The good news is that energy efficiency considerations fit neatly into established best-practice frameworks already being used in application modernization and cloud migration. For example, Gartner's well-known 7Rs approach for cloud migration includes a series of steps which call for developers to rearchitect applications to take full advantage of cloud-native features, rewrite applications selectively to optimize for efficiency, transfer to a cloud environment while minimizing the need to change hardware, and selectively maintain applications in their current location and form while removing those that are unused or underutilized. Regardless of chosen framework, there are four points of advice that I offer enterprise customers: 

1. Be intentional. Be more deliberate about the applications you develop or purchase because these choices have a major impact on the cost, resources, and power the solution needs, as well as the performance.  

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2. Measure. An emerging measurement of application efficiency is known as Software Carbon Intensity (SCI). When purchasing applications, ask your prospective vendors for the SCI of your SaaS or purchased business applications. 

3. Educate. Developers are typically not formally trained on software efficiency or software engineering practices, but organizations should invest in building these skills, whether within their team or by engaging external experts. Thankfully options for specialized education are starting to emerge, such as the Green Software Foundation’s free Green Software Practitioner training offering. 

4. Build a broad sustainable IT strategy. Adopting more efficient software development practices can help improve IT efficiency, but organizations must keep in mind that it remains one element of a broader suite of strategies that organizations can implement to improve the sustainability of their technology solutions. Organizations should take care to include the five key areas of Sustainable IT in their strategy: equipment efficiency, energy efficiency, resource efficiency, software efficiency and data efficiency.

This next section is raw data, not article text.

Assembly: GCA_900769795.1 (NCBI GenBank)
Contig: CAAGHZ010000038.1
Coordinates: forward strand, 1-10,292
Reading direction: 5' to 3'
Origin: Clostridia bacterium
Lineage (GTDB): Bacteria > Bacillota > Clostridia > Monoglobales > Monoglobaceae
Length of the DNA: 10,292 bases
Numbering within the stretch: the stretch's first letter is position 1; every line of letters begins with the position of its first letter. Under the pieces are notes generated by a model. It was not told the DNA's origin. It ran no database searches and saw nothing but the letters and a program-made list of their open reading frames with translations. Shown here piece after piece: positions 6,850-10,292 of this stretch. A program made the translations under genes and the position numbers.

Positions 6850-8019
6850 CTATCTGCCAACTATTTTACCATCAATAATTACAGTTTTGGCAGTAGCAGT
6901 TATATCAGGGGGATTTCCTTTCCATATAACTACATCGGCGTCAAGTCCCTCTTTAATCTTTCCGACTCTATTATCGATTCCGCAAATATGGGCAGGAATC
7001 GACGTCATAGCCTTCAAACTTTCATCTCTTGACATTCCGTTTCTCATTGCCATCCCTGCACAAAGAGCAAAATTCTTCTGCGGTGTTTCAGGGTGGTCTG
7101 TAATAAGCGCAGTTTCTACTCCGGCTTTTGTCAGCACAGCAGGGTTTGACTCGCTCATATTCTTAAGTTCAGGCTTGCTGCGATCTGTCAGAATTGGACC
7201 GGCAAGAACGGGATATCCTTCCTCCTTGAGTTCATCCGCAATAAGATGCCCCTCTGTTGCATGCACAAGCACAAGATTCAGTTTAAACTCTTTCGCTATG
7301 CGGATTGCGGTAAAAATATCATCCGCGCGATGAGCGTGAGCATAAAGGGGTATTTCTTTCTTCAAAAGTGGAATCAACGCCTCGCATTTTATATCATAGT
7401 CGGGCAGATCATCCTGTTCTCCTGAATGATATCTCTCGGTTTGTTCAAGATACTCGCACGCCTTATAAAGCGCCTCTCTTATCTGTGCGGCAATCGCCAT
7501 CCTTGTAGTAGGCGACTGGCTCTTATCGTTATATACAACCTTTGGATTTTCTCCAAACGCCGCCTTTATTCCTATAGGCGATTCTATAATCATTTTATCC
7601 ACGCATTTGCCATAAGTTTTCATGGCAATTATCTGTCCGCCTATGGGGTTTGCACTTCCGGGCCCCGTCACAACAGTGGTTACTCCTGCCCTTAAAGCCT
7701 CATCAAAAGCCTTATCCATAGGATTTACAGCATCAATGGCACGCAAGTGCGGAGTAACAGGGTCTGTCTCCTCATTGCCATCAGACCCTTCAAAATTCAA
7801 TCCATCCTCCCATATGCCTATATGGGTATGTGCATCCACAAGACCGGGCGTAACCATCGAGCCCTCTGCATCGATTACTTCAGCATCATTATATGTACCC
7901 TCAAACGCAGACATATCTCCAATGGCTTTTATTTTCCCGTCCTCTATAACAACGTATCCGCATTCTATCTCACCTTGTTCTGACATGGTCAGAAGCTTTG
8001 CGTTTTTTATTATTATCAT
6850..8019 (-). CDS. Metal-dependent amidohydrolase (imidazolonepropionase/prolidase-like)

A major efficiency opportunity for technology teams lies within software applications. The collective challenge of global technology leaders will be to scrap outdated business-as-usual practices and embed this new knowledge into the thinking and success metrics of the next generation of tech talent. 

About the Author(s)

 John Frey

Chief Technologist, Sustainable Transformation, Hewlett Packard Enterprise

Dr John Frey developed and leads HPE’s practice for customer collaboration on sustainability and IT efficiency. He partners with HPE customers, stakeholders, and governments to showcase HPE’s experience in the efficient use of technology, share best practices, develop low-carbon solutions to business challenges, and identify collaboration opportunities to accelerate climate impact. John frequently shares his expertise at international conferences and events, as well as in books, technical whitepapers, and certification programs. He is widely quoted in broadcast, online, and print media, including in “Clouded II: Does cloud cost the earth”? John is a member of the Engineering Entrepreneurship Steering Council at Texas A&M University and Sustainable Brands’ Advisory Board.